Millions of women in the United States suffer from chronic, often debilitating pain and discomfort as a result of a number of gynecological conditions. Pelvic pain, abnormal or heavy bleeding caused by ovarian cysts, fibroid tumors, or endometriosis can stop a woman in her tracks and interfere with every aspect of her life. When medication and other non-invasive means do not work to manage symptoms, women often turn to surgery.
The women in our cover photo and many other Suburban Hospital patients are finding relief from chronic gynecological conditions through minimally invasive surgical techniques, including robotic technology. Minimally invasive gynecological surgery uses specialized instruments inserted into the body through the vagina, belly button or small incisions in the abdomen of an inch or less. These less- invasive approaches can be used for a number of procedures that once required major surgery, such as hysterectomy (removal of uterus) or myomectomy (removal of uterine fibroids), removal of lymph nodes for evaluation, and others. The advantages are minimal blood loss, lower risk of infection, less scarring and the biggest advantage for busy women: a quicker recovery and less time away from work and family responsibilities.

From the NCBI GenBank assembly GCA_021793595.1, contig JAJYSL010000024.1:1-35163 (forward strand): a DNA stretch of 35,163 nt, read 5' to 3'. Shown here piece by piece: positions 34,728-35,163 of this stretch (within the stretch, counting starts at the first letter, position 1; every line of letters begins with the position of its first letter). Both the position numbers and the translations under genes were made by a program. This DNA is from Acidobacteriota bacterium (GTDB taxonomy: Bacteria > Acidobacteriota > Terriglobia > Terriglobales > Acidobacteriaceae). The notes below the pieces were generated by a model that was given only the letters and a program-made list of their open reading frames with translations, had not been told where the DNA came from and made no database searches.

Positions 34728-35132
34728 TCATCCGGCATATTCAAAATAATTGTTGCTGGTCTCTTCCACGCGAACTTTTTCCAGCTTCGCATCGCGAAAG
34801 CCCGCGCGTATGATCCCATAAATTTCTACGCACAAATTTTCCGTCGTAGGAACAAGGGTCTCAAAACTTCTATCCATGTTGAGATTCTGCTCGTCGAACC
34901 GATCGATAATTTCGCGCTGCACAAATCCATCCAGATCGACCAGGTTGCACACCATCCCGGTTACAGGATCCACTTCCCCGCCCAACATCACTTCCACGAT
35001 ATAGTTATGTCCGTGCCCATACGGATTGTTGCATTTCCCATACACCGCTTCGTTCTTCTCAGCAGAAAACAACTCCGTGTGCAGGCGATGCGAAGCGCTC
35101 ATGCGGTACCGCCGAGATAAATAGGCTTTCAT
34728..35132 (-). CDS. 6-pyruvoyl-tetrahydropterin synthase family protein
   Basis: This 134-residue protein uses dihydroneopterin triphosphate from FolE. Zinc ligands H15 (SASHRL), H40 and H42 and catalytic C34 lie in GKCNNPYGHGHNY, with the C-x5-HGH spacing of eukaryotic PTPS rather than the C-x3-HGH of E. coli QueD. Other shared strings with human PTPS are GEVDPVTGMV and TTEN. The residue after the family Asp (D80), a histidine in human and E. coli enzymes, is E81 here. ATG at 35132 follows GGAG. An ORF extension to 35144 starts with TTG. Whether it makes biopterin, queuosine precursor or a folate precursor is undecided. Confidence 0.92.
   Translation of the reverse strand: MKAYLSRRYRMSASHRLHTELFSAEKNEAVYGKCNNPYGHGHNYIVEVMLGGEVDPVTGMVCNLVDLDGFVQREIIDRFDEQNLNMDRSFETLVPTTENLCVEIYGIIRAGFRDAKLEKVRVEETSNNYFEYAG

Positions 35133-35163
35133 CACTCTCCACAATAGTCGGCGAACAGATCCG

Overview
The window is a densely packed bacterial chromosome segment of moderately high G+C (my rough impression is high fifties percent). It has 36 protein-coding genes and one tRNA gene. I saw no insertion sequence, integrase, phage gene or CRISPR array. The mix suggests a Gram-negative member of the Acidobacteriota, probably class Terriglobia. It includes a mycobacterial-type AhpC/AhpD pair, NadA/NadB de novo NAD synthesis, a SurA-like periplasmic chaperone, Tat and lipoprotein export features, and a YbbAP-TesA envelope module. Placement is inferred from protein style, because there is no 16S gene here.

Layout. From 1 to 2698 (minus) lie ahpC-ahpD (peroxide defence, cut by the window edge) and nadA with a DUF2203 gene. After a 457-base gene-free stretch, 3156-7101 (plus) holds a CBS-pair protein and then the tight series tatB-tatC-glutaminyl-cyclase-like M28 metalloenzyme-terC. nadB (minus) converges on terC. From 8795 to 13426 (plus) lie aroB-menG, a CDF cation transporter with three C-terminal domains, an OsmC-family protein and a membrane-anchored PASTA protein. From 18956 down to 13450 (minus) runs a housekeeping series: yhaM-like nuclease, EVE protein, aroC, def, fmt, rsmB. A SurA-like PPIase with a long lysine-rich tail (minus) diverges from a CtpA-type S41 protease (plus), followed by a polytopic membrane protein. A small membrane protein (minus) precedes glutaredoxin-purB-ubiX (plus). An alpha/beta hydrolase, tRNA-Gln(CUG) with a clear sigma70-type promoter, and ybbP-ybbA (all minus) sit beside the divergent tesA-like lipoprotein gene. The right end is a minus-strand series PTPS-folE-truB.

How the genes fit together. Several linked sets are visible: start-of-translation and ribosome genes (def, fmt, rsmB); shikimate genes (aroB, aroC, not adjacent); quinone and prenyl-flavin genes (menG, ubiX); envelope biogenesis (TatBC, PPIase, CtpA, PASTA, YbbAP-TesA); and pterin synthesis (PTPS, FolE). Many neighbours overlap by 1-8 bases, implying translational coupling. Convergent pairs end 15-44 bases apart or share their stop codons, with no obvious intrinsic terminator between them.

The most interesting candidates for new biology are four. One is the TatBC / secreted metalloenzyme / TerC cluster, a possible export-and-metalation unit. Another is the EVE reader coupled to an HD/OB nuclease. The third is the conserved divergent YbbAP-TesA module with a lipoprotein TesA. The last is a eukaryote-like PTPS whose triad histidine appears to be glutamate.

Dr. Carolynn Young, new Section Chief of Gynecology at Suburban Hospital, and in private practice in Rockville, Maryland, says she gave up obstetrics as part of her practice so she could focus solely on gynecology and minimally invasive surgeries. Dr. Young designs a treatment plan to meet the specific needs of each patient. She explains that some of the minimally invasive procedures can be performed vaginally and may not require an external incision at all. However, for other more complex cases, a combination of vaginal, laparoscopic or robotics is most effective. Typically, these procedures require an overnight stay in the hospital.
Dr. Young, trained and credentialed to perform surgeries at Suburban Hospital using the da Vinci S™ robotic system, recently performed surgery on Laura Tierney of Gaithersburg. Tierney’s job as a fingerprint examiner requires her to be alert and without distraction. “I am looking through a magnifying glass comparing small details from one set of prints to another to determine if they match,” she says. “I was in such pain that it was becoming difficult to perform my job and I had to do something about it.” Tierney, who lifts weights and works out regularly, tried without success to treat her symptoms non-surgically. She was back to work and easing into her fitness regimen just three weeks after surgery.